Another technique used is the cat imagery used by Mercutio to insult Tybalt, ‘rat catcher’, ‘Good king of cats’ suggest that Tybalt is timid and quite feminine like a cat. However, Tybalt is strongly opposed by this as he sees himself as ‘top gun’, the leader and strong fighter and does not like anyone challenging him, this builds tension as Mercutio is trying to wind Tybalt up and it’s working as he becomes more and more eager to fight.

The word ‘fiddlestick’ is used to describe the weapon, in this case it’s a sword.

Shakespeare creates tension through stagecraft as the Capulet’s arrive, ‘Enter Tybalt and others’. This creates tension because of the feuds between them and because Tybalt wants revenge on Romeo as he intruded at the party. The fight scene also creates tension as it reminds us of the prince’s warning again and the consequences of disobeying it. The stage directions creates tension again when Tybalt stabs Mercutio, ‘Tybalt under Romeo’s arm thrusts Mercutio in’. At this point the audience are kept in suspense as we wonder if Mercutio is hurt, how badly and what will now happen to Tybalt.

Literary devices are used to create tension in act 3 scene 1 through Lady Capulet’s carefully worded speech which uses iambic pentameter and interjections, ‘O’. This shows that she is grieving over the death of her nephew, Tybalt as the language ‘O’ suggests weeping or crying. Through the start of her speech Lady Capulet presents herself as a nice, positive character as she names family members, ‘O’, my brother’s child! O’ prince, O’ husband’, but this soon turns to a sinister ND almost evil language, ‘O’, the blood is spilled, of dear kingsman. Prince, as thou art true, for the blood of ours shed blood of a Montague’. Here there is use of dramatic irony as Lady Capulet is morning the loss of Tybalt and demands that the blood of a Montague, Romeo must be shed, but she does not know that Romeo is now her son in-law.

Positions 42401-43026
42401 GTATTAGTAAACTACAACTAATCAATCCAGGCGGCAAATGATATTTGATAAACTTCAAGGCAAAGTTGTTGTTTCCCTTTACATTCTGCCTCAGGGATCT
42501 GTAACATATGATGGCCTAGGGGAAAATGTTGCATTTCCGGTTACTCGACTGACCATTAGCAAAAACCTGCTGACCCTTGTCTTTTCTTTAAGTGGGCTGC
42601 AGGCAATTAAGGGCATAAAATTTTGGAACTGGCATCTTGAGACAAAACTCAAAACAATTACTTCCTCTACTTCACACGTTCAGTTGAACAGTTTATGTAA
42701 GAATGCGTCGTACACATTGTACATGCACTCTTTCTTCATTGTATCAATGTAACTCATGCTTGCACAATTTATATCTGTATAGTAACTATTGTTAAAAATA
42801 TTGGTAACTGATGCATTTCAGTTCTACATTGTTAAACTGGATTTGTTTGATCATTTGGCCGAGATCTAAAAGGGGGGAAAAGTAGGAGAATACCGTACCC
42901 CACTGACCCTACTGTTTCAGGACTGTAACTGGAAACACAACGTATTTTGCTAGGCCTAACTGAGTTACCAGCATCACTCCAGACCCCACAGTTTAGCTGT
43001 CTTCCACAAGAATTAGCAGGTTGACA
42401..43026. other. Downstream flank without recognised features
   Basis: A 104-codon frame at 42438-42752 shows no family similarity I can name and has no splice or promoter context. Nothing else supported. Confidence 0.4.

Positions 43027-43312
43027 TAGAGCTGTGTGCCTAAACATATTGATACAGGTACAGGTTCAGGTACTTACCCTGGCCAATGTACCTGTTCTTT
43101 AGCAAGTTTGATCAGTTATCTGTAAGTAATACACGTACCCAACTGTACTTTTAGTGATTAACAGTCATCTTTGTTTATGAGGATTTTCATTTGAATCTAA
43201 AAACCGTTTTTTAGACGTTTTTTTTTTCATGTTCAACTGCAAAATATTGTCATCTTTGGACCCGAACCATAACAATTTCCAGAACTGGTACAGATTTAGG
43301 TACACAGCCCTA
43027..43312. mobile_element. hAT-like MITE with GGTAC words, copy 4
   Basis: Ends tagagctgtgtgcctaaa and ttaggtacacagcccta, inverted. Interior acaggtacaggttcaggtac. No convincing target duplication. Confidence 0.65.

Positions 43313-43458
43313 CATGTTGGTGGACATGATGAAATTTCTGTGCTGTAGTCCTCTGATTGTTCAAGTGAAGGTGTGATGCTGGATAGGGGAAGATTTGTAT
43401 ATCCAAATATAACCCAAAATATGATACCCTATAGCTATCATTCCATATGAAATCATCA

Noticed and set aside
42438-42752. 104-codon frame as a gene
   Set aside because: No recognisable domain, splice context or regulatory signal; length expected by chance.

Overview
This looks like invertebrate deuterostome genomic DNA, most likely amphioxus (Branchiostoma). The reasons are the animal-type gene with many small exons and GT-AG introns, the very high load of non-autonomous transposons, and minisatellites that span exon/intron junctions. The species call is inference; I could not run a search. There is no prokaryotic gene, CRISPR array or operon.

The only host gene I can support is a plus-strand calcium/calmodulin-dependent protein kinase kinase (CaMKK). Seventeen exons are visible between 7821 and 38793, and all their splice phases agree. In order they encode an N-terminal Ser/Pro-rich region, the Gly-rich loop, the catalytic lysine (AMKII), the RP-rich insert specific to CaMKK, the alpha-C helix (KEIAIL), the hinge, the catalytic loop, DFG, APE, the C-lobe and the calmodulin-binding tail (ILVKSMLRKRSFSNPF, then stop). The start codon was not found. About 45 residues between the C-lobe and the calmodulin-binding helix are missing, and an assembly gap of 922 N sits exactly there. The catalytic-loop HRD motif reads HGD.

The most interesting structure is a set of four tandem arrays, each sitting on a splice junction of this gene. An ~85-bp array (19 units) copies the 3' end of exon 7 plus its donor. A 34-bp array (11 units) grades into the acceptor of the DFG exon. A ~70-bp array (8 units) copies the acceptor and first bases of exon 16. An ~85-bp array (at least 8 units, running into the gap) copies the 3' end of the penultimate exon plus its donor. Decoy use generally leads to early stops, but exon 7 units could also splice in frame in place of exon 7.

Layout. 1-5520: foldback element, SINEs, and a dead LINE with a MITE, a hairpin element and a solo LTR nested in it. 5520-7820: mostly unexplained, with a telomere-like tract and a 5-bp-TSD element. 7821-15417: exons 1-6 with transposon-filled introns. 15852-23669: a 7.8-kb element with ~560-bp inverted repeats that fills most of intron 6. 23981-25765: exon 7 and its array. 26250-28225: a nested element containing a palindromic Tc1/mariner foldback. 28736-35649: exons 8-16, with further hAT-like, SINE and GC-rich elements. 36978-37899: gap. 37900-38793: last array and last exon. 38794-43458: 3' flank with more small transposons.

In conclusion, tension is created throughout act 3 scene 1 through a variety of different ways including stagecraft, language, literary devices, contrasting character and structure. All these techniques are combined to make up the play.